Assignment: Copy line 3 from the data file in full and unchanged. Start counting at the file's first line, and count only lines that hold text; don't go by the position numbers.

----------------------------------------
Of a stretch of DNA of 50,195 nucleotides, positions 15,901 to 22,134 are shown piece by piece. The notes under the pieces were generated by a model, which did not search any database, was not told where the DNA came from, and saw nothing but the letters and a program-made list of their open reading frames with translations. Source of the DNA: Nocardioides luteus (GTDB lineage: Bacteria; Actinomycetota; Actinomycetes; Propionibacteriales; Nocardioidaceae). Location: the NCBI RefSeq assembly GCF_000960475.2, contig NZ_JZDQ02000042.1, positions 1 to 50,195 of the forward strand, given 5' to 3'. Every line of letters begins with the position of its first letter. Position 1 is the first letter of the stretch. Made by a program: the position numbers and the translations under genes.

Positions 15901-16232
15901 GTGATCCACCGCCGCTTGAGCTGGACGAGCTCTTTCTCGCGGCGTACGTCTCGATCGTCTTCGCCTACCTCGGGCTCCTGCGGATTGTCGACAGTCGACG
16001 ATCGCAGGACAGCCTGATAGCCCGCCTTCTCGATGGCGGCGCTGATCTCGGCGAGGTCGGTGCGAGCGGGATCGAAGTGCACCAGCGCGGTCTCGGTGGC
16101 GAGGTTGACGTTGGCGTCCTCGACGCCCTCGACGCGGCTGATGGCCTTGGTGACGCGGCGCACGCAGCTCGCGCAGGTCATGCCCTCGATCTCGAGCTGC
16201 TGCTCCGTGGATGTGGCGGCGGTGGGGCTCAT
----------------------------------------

15901 GTGATCCACCGCCGCTTGAGCTGGACGAGCTCTTTCTCGCGGCGTACGTCTCGATCGTCTTCGCCTACCTCGGGCTCCTGCGGATTGTCGACAGTCGACG